By Jehan Perera –
Buddhist monks have been central figures in Sri Lanka’s history. It is they who recorded the early history of the country and its people in the ancient chronicle of the Mahavamsa. They were the guides of the Sinhalese kings and the protectors of the Buddhist religion. When foreign powers invaded the country they even accompanied the armies that went to confront the invaders. They were, and remain, the guardians of the Sinhalese Buddhist civilization of Sri Lanka. Venerable Maduluwawe Sobitha belonged to this tradition. He emerged as a national figure on this account. He became a subject of international controversy when his photograph appeared on the cover of a book titled “Buddhism Betrayed” by Professor Stanley Tambiah of Harvard University who was of Sri Lankan Tamil origin.
When Sri Lanka’s internal conflict that pitted the government against Tamil militants was growing in intensity in the mid 1980s, Ven Sobitha was a prominent spokesperson for the Sinhalese Buddhist perspective. He was portrayed by his critics as a hard line and nationalist Buddhist monk who advocated war over peace. He engaged in debate against those liberals who advocated a negotiated settlement of the ethnic conflict and power sharing arrangements, especially through the devolution of power, which they argued would address the roots of the conflict. The Ven Sobitha also challenged the might of the government of President JR Jayewardene who enjoyed a 5/6 majority of seats in Parliament when the president signed the Indo Lanka Peace Accord on 1987 that devolved power to the provinces and invited the Indian army into Sri Lanka to disarm the Tamil militants.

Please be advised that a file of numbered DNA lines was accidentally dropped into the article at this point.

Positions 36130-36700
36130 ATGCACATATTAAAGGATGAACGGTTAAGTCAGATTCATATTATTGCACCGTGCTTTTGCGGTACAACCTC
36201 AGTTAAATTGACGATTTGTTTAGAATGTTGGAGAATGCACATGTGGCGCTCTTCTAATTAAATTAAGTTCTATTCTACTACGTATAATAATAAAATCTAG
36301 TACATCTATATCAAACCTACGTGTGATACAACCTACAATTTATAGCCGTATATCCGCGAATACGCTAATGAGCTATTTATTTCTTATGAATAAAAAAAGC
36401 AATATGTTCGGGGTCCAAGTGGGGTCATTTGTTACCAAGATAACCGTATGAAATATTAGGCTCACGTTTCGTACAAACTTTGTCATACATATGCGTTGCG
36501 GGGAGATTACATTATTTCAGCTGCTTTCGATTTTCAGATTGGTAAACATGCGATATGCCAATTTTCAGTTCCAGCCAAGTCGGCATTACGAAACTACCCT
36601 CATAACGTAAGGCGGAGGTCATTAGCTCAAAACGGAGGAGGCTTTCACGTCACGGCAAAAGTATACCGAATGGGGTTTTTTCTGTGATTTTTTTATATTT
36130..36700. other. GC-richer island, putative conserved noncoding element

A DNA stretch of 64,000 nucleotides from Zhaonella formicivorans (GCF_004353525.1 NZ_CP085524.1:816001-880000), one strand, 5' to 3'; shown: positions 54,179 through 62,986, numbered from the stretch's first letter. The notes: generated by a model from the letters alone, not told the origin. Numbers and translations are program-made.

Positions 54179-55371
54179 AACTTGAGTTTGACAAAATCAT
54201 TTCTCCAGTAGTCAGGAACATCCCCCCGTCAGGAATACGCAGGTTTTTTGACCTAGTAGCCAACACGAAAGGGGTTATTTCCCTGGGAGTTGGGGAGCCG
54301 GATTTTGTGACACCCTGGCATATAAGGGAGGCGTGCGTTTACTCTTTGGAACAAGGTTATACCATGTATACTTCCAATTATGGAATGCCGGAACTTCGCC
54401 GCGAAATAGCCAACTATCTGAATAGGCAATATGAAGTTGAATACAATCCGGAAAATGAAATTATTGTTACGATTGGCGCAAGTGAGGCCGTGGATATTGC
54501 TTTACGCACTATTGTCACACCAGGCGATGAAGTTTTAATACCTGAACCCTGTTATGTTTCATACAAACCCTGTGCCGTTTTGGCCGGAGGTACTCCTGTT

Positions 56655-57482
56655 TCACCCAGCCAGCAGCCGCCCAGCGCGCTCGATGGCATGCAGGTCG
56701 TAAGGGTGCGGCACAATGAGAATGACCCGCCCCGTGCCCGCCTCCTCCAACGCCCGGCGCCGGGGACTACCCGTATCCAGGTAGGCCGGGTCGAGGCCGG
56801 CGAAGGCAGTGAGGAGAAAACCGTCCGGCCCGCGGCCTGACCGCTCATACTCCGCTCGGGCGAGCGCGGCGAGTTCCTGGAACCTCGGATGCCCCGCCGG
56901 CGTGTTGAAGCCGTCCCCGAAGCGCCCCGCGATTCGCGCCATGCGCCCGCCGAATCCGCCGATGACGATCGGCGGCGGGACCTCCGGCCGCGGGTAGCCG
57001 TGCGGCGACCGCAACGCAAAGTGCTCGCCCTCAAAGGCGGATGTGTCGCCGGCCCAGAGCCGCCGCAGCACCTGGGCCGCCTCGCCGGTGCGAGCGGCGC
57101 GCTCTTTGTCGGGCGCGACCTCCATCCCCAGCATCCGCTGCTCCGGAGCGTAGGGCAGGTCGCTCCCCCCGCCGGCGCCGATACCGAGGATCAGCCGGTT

But three decades later Ven Sobitha took on himself an even bigger challenge when he gave leadership to those opposed to a third term for President Mahinda Rajapaksa. In his second term President Rajapaksa sought to concentrate more and more power in his presidency and in his family. Corruption, authoritarianism and impunity rose to an unprecedented level. But the Rajapaksa government appeared to have an undefeatable formula of engineering Sinhalese nationalism on a mass scale by referring to threats to the nation from an assortment of enemies that included the country’s own ethnic and religious minorities, the Tamil Diaspora and the Western-led international community. It was in this context that Ven Sobitha gave leadership to a multi-ethnic and multi-religious civil society coalition for good governance that challenged President Rajapaksa’s government and saw its defeat at the presidential elections of January 2015.